GUNDAM WORK IN PROGRESS PT5 INKING AND CLEANUP: PROTOTYPE GOUF [MOBILITY DEMONSTRATOR BLUE COLOR Ver.]

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Here is the Prototype Gouf YMS-07A-0 all inked up with some touch up paint work. It’s just about done and ready for a review hopefully by this weekend.

Inking was something I wasn’t really concerned about in the beginning.

Sure I did the occasional lines but it wasn’t a top concern compared to painting and putting decals on the kit.

But panel lining I’ve found really brings out more facets of the kit that may be overlooked without any inking.

I don’t ink all the sections that need it nor do I heavily ink the lines. It’s very modest and I use q-tips and and an eraser to thin out the lines especially those in light areas.

I think it does wonders for your kit, especially if you don’t intend to paint it.

 

 

GUNDAM WORK IN PROGRESS PT4 CONSTRUCTION & DECALS: PROTOTYPE GOUF [MOBILITY DEMONSTRATOR BLUE COLOR Ver.]

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The Prototype Gouf [Mobility Demonstrator Blue Color Version). All constructed and decaled.

Here is the Prototyp Gouf YMS-07A-0 all put together and decaled. It took me about three hours to put together and put the decals on.

There’s still some clean up work to be done and of course panel lining.

I’ve got to say the armor in the picture came out pretty nice and shiny due to a number of factors. The biggest of course is the lighting of the picture where the lights are coming from behind, and the combination of Tamiya spray paints I used.

Usually I use the grey or white base Primer from Tamiya. This time around I used pure white Tamiya for a primer which gave the parts some gloss and really lightened up my Tamiya French Blue color.

The top coat I used was clear spray paint, again from Tamiya, and the first time I’ve used it.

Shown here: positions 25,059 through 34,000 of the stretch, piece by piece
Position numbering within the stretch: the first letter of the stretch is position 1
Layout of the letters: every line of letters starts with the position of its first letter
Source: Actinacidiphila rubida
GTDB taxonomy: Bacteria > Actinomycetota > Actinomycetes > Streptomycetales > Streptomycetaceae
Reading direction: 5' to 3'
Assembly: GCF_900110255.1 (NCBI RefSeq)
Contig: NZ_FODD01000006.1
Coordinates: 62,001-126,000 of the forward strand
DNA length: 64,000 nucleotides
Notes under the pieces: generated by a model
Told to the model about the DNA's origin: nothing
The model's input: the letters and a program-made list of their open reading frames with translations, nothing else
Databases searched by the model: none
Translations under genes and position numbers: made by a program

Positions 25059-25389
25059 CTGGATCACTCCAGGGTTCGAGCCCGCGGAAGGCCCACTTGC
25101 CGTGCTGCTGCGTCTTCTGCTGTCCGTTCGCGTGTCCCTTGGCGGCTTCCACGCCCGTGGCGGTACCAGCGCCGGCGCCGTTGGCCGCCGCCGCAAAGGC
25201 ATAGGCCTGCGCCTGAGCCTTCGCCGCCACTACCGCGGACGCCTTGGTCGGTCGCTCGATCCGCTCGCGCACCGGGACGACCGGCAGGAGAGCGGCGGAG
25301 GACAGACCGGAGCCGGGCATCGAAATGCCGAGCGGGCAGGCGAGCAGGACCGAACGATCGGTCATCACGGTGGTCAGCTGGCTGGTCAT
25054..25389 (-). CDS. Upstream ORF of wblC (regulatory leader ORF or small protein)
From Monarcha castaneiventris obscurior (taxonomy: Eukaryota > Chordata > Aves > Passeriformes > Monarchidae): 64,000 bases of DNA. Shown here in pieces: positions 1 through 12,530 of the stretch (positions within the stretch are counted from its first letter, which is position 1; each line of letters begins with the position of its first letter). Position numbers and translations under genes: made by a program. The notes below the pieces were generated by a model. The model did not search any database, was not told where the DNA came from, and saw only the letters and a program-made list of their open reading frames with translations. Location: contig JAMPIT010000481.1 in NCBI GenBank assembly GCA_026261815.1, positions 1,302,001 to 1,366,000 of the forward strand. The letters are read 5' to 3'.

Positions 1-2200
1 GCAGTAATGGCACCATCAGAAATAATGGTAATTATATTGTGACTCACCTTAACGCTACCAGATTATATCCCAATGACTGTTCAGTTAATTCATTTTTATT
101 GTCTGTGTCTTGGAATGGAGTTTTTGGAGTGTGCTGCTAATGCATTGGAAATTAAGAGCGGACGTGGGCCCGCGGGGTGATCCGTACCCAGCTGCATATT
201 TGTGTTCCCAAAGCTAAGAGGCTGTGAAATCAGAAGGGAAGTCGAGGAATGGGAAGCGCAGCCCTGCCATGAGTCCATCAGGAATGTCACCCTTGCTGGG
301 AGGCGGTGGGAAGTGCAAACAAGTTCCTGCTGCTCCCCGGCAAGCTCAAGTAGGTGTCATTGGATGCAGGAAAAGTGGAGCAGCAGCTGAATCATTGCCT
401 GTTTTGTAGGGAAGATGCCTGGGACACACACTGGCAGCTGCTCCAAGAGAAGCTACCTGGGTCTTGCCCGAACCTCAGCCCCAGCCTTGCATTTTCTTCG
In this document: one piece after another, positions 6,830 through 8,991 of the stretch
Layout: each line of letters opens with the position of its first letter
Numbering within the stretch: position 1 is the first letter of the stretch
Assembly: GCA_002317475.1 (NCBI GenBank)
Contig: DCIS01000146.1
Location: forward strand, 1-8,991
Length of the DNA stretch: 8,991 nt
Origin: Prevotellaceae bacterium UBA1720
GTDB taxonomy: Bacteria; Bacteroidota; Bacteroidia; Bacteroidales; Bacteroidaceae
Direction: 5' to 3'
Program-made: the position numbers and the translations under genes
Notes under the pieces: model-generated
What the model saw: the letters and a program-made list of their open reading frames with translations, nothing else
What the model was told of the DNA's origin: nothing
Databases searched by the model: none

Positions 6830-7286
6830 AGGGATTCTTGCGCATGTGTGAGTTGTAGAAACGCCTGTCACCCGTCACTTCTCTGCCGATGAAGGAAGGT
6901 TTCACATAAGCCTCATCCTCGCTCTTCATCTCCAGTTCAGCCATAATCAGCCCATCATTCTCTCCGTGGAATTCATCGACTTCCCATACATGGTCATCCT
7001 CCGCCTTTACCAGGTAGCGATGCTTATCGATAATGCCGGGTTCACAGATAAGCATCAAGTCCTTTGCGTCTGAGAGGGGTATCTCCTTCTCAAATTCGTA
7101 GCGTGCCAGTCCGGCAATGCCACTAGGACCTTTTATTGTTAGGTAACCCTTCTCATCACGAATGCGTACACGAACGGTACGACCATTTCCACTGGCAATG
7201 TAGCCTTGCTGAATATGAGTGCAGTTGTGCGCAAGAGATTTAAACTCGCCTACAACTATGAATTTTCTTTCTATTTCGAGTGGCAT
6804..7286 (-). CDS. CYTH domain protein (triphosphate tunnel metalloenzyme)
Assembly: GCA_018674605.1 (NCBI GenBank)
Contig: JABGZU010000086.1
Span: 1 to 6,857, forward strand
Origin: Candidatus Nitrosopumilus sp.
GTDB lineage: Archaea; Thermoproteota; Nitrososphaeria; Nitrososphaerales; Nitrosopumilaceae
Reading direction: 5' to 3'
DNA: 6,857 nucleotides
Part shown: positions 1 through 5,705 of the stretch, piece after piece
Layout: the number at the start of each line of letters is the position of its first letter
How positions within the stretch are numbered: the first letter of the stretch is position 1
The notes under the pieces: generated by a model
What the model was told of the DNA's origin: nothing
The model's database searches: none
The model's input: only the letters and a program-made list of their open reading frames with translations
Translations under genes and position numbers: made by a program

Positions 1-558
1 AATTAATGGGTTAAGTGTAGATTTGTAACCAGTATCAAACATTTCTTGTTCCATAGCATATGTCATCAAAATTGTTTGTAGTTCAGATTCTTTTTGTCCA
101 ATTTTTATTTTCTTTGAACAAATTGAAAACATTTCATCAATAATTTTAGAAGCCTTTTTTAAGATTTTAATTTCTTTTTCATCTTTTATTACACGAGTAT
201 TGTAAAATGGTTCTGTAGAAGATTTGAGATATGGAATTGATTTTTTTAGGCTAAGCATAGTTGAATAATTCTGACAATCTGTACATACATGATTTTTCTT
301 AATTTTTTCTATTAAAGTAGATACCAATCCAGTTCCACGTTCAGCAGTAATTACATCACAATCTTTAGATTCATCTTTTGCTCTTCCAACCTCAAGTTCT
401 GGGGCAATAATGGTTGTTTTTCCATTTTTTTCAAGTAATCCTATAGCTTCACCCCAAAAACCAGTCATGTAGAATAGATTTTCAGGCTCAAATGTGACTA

Got to say it came out pretty well!

Some quick thoughts: love the design of this Gouf (my first Gouf and what a kit!), very articulate with the exception of the torso due to the cables, the stickers just adds so much to the kit.

Full review soon.

GUNDAM WORK IN PROGRESS PT3 PAINT FIRST COAT: PROTOTYPE GOUF [MOBILITY DEMONSTRATOR BLUE COLOR Ver.]

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First coat of paint on the Prototype Gouf YMS-07A-0 is done and I’m really liking the Tamiya French Blue color.

I usually do two to three coats of paint and then a two coats of top coat.

For the top coat I’m going to experiment with Tamiya Clear Coat which I’ve already placed on the white armor pieces below.

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First coat of paint on all pieces done.

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First coat of Tamiya clear paint using it as a top coat.

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First coat of paint on the dark blue pieces. You can see speckles of primer in the inner sections which will disappear following the second coat of paint.

GUNDAM WORK IN PROGRESS PT2 PRIME FIRST COAT: PROTOTYPE GOUF [MOBILITY DEMONSTRATOR BLUE COLOR Ver.]

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For my kits I usually do more than one coat of primer, with the first a very thin and rough coat.

You could see the original colors of the Prototype Gouf in some of the parts and some excess paint in others which I usually clear up during or before the second coat of primer.

One thing that I really like about High Grades is the very little painting and time it takes to clean the parts up and get straight to painting.

Don’t get me wrong, the Master Grades kits are wonderful and are worth it when the end product turns out to be spectacular, but it just takes so much time and money to do.

I think from here on out, I will be concentrating on High Grades especially since the most recent ones, specifically The Origin kits, are a bit of a step up compared to previous High Grades. The advancements in the articulation, and the inclusion of some really nice stickers has me hooked.